Warning! Mitten Knitting Can Be Addictive!
In many ways, mittens are an ideal knitting project. They’re small enough to carry everywhere. They’re easy enough that you can invent designs as you go along. They don’t have to be as light and seamless as socks, so you can use blunt-tipped plastic needles and blanket-type yarn if you like. They use up just one or two skeins of yarn. They knit up fast; you can make two or three pairs a day. They don’t have to be a perfect fit to be used and appreciated. One can see why entire knitting communities concentrated so much attention on mittens that they hardly developed any tradition of knitting anything else.
7 General Tips for Mitten Knitting
- Mittens can be made out of anything. Cheap, colorful acrylic blanket-weight yarn from the dime store makes warm and attractive mittens. Soft, thick, pretty cotton makes ideal kitchen mitts. For serious interaction with rain and snow, however, nothing beats wool. Wool mittens shrink to a perfect custom fit when they’re wet instead of stretching and drooping; that prickly feeling that can irritate your skin in a warm room keeps your hands warm on the ski slops. Many people who think they’re allergic to wool are actually allergic to chemicals used to process wool. If they try less thoroughly processed, perhaps undyed wool, especially soft types like Shetland, Merino, or Icelandic wool, they will be pleasantly surprised.
- Undyed wool is not necessarily white. There are endangered minority groups of sheep whose wool is naturally brown or gray. Shetland sheep come in any of nine distinct natural colors, including a brownish “red,” a grayish “blue,” and a dark gray called “Shetland Black.” Thus it’s possible to knit the famous “nine-color Fair Isle” color designs without using any dyed yarn.
- Mittens need to hold their shape, rather than flowing over the body like a sweater or cuddling around the shoulders like a shawl. You don’t always absolutely have to knit mittens on needles two or three sizes smaller than you’d use to knit a sweater or afghan with the same yarn, or pack at least one more stitch and one more row into every square inch, but that’s the way the most serviceable mittens are made. You want a thick, stiff fabric with no room to shrink.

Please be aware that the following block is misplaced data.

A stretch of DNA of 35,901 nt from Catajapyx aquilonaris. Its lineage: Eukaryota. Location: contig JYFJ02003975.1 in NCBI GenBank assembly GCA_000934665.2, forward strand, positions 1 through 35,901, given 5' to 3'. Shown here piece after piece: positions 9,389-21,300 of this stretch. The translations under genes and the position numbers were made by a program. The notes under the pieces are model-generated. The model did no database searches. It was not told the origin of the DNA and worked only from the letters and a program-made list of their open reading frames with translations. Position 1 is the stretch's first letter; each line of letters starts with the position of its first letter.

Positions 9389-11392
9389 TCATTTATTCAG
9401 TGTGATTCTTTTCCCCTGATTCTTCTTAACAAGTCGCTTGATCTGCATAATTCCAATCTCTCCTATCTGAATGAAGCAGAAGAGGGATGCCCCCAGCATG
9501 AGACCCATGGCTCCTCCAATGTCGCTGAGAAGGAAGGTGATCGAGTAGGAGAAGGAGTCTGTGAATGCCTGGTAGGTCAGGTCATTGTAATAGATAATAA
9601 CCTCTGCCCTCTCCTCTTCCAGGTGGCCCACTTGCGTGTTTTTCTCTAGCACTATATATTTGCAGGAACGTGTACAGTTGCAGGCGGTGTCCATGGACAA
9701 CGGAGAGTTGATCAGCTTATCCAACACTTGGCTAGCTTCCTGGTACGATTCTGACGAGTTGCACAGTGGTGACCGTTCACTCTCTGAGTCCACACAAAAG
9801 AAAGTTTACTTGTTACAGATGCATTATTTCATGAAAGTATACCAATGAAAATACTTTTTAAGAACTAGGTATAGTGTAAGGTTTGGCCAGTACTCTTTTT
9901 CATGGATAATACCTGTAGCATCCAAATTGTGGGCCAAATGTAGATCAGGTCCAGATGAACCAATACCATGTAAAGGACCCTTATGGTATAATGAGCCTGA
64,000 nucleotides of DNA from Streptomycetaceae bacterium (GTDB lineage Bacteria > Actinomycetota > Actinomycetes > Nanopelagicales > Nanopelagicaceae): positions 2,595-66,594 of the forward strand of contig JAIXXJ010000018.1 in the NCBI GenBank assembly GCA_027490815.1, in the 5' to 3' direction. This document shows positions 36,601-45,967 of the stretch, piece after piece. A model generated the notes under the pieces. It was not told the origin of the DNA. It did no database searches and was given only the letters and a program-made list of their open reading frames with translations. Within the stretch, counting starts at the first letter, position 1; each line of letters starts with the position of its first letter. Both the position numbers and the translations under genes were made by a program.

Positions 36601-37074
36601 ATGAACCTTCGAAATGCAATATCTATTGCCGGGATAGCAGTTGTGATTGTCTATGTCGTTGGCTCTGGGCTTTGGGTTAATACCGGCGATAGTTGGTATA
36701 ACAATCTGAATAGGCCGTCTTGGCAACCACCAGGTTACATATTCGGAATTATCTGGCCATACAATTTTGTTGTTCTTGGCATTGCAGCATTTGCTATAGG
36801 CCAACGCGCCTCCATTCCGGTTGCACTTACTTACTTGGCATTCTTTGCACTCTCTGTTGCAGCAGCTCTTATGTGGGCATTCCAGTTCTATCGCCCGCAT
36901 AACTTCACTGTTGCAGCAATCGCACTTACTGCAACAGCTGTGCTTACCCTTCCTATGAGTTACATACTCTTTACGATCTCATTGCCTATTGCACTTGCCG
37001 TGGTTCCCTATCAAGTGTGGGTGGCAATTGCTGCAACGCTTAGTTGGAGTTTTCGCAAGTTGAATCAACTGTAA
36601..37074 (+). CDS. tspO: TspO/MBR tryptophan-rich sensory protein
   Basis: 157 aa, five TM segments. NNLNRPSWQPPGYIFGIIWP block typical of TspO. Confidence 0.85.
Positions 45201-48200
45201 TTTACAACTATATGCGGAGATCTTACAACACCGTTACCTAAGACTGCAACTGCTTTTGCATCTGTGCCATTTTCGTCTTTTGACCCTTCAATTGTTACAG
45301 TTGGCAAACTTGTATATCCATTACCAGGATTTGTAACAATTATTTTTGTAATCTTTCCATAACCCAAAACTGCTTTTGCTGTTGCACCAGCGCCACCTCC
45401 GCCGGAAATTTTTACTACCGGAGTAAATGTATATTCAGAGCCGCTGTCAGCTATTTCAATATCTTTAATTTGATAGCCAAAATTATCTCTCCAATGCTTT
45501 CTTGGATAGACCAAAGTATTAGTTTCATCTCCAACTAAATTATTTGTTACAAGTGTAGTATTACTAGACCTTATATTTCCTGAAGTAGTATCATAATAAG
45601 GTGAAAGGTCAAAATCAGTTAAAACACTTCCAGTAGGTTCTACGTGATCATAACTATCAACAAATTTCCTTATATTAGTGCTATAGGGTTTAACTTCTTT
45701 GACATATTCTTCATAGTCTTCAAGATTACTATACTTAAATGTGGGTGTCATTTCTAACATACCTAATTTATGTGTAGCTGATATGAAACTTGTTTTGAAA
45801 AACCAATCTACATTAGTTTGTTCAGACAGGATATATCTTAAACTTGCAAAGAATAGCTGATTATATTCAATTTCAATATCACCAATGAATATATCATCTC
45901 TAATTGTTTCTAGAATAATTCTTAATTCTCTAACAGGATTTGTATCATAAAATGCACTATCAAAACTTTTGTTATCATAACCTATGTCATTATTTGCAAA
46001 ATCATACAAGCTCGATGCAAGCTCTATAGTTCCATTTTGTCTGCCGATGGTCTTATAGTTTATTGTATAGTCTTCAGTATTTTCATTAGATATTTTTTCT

- Mittens can be knitted on two needles (or even on a frame) in one piece, with seams around the edges. However, traditional knitting patterns call for four or five double-pointed needles, which makes mittens seamless and therefore more artistic.
- The best way to learn to knit mittens intuitively is to knit a few from patterns and see how patterns work. If you don’t already have a pattern you want to use, look for a published pattern. Some good basic patterns for knitted mittens are found in Elizabeth Zimmermann’s Knitting Without Tears and Knitting Workshop and in Mildred Graves Ryan’s Knitting for Pleasure. (A few of the other patterns in Knitting for Pleasure contain typographical errors, but the pattern for basic mittens that can be knitted on two needles, in blanket-type yarn, is flawless.)
- There are several good books dedicated exclusively to mitten patterns. Lizbeth Upitis’ Latvian Mittens and Anna Zilboorg’s Magnificent Mittens are beautiful, classic collections. My nomination for the title of Best Mitten Pattern Book Ever is Marcia Lewandowski’s Folk Mittens. It contains dozens of traditional and traditional-inspired patterns, uses a full range of knitting techniques and yarn types, and begins with a basic mitten pattern beginners can make with inexpensive yarn.
- Mittens are worn in pairs. Children’s mittens should, however, be knitted in sets of three. Mitten loss is sometimes caused by machine washing, during which one mitten can be trapped in the works. To prevent damage to machines as well as mittens, pin mittens (and socks and underwear) inside a pillow case before washing.
Knitting After Mittens
To break the mitten habit before it becomes addictive, you may want to reflect on this knitting fact: One mitten generally equals half a hat; or, if you repeat any traditional mitten pattern twice on double the number of stitches, for the same number of rows, ignoring the thumbs, you have a matching hat.